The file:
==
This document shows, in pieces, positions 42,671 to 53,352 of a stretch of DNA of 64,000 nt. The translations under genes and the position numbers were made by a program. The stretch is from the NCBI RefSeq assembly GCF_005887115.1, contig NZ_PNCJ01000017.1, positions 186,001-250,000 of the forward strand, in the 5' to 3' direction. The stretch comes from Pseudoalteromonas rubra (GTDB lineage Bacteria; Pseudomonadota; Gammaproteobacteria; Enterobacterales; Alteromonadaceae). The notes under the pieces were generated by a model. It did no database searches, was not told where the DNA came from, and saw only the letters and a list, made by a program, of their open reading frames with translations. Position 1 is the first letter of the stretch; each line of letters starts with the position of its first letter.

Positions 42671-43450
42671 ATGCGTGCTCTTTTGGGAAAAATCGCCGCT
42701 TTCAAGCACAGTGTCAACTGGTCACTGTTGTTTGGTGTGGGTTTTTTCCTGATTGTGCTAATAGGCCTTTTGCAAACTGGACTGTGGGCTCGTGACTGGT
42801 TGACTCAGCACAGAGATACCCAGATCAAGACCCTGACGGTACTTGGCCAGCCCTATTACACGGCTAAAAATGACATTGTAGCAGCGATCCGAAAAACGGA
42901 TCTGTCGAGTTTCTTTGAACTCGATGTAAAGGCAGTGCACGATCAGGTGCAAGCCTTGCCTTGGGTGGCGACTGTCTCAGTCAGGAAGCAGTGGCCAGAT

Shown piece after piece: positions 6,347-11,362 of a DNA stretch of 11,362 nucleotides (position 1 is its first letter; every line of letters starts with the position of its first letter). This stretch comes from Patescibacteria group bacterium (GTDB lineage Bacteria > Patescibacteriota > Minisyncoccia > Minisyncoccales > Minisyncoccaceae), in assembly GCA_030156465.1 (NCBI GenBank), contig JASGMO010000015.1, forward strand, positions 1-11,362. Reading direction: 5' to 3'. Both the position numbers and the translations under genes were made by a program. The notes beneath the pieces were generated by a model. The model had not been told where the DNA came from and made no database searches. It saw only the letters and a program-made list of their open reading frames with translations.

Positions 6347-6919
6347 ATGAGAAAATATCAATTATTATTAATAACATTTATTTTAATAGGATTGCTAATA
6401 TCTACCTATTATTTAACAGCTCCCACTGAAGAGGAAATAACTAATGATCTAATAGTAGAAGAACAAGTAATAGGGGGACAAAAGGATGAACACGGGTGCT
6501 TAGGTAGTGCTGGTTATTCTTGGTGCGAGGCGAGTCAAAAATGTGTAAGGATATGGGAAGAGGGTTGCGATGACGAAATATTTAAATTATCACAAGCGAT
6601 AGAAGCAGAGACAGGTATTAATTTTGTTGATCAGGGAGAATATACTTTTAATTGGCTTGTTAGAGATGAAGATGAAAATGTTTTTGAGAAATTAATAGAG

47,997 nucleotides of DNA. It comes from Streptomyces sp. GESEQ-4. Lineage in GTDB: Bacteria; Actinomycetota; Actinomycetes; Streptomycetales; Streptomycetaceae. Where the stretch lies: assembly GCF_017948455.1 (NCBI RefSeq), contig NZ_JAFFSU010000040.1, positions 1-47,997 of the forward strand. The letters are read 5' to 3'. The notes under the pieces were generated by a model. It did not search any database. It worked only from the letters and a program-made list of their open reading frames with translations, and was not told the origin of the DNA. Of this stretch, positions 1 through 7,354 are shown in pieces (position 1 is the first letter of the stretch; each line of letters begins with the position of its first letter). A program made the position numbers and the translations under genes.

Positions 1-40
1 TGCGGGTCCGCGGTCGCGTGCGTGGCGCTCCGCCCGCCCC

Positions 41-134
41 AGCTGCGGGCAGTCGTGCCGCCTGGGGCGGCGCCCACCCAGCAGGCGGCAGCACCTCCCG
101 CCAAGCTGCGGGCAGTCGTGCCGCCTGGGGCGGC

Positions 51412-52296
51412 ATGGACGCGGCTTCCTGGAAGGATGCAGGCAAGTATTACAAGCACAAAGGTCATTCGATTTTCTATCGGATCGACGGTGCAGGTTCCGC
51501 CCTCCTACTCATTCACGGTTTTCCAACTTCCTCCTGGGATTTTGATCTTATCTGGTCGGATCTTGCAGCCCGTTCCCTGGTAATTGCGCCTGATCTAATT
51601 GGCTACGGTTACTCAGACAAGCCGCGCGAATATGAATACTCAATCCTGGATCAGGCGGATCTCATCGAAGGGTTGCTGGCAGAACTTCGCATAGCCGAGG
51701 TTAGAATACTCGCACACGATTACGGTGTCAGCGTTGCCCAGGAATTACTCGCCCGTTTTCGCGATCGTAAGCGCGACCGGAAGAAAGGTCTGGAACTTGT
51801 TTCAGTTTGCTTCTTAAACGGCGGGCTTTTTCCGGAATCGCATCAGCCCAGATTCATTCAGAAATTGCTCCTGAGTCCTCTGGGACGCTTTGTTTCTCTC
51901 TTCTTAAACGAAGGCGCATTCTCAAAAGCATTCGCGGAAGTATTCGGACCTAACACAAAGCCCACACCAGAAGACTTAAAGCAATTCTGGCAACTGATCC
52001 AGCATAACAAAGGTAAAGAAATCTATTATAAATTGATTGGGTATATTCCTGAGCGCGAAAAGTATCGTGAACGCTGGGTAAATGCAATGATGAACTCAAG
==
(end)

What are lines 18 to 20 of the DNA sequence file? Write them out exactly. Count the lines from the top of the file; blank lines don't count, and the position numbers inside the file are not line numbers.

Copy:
101 CCAAGCTGCGGGCAGTCGTGCCGCCTGGGGCGGC

Positions 51412-52296
51412 ATGGACGCGGCTTCCTGGAAGGATGCAGGCAAGTATTACAAGCACAAAGGTCATTCGATTTTCTATCGGATCGACGGTGCAGGTTCCGC